Dana Cole


To the editor:

Semantics, semantics, semantics! I don’t know about you, but I am growing weary of the bickering, mostly by two individuals, over calling our system of government a democracy instead of a republic.

In truth it is more correctly defined as a democratic republic. That is, the founding fathers wanted a democracy but knew it would be impractical for every citizen to vote on every single bill to be considered (possibly even to introduce the bills). So they established a democratic republic with elected representatives to do that job.

I have heard several prominent Republican politicians refer to our system as a democracy – many use it as shorthand similar to calling ourselves “Americans” even though Canadians and Mexicans are also Americans. The terms “democracy” and “republic” are often misused in the official titles of countries that are neither. The two most prominent examples are the Democratic People’s Republic of Korea, and the People’s Republic of China.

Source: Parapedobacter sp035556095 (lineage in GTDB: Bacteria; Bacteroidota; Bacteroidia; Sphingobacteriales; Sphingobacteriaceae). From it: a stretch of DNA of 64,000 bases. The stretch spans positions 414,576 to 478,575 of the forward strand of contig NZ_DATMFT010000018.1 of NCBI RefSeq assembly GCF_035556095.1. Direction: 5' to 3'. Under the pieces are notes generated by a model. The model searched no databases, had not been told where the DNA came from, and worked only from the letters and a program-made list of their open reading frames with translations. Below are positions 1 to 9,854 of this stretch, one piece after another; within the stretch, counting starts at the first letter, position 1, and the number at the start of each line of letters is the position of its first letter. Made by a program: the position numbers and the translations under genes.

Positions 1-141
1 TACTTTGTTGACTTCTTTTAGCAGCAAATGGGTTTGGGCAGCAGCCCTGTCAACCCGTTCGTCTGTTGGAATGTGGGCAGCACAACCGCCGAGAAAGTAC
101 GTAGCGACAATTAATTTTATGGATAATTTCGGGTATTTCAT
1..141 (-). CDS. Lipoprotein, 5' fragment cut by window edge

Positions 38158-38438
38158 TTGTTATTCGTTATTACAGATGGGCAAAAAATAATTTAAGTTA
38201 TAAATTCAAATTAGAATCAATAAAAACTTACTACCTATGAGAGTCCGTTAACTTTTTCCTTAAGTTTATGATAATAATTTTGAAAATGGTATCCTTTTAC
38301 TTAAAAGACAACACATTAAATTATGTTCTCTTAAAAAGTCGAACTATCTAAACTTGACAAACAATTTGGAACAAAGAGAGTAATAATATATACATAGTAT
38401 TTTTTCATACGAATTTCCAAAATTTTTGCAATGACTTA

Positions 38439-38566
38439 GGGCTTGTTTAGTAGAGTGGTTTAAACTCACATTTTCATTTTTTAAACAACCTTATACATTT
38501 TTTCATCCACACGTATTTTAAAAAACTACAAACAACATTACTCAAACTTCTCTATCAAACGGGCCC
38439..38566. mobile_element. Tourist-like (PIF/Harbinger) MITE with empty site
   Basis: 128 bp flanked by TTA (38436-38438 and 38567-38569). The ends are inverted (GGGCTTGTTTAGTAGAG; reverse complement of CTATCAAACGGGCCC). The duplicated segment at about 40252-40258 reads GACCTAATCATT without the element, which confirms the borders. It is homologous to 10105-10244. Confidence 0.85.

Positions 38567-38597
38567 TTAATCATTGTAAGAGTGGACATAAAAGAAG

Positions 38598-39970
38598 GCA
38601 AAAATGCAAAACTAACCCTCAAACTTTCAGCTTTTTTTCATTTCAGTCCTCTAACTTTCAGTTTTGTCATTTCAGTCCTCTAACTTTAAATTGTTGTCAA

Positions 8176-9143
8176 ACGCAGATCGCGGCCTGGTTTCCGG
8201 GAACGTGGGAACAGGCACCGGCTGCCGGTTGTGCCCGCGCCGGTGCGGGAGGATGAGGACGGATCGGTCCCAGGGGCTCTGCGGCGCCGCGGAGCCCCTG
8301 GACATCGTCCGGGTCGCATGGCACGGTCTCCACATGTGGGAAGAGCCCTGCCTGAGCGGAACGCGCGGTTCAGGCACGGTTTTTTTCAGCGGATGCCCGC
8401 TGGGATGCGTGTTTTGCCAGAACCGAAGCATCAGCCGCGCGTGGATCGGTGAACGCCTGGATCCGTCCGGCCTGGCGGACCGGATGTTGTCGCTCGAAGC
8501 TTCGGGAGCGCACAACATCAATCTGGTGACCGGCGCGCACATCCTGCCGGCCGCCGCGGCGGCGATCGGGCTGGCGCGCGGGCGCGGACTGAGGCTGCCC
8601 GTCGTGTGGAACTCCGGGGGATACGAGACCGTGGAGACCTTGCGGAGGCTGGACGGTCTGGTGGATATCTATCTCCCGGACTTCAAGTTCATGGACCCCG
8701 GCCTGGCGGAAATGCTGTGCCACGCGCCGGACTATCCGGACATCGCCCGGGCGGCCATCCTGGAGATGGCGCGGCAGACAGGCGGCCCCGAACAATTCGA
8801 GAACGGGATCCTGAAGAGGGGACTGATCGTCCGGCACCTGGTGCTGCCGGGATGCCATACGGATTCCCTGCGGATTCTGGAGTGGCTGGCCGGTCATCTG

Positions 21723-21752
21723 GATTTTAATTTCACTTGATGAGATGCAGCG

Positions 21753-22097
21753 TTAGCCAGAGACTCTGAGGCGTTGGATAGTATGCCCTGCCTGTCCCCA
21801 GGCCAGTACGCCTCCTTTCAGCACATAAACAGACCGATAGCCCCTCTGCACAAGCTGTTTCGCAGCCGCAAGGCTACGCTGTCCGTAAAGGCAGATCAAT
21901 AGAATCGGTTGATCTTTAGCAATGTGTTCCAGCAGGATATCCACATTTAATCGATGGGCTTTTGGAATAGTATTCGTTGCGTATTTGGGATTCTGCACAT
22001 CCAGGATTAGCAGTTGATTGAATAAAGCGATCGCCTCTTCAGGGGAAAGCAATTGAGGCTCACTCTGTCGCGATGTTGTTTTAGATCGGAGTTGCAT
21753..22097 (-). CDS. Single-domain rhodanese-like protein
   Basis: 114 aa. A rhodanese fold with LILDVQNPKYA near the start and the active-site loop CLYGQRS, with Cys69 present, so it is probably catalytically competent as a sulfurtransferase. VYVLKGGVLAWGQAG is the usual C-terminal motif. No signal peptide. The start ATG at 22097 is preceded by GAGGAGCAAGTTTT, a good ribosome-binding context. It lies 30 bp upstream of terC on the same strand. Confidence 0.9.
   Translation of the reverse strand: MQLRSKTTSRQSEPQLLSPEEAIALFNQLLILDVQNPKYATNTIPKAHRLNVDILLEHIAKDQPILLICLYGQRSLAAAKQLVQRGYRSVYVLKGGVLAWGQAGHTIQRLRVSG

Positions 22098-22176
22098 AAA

Most or all of the countries with democracy or republic in their names don’t come anywhere close to being either one of those.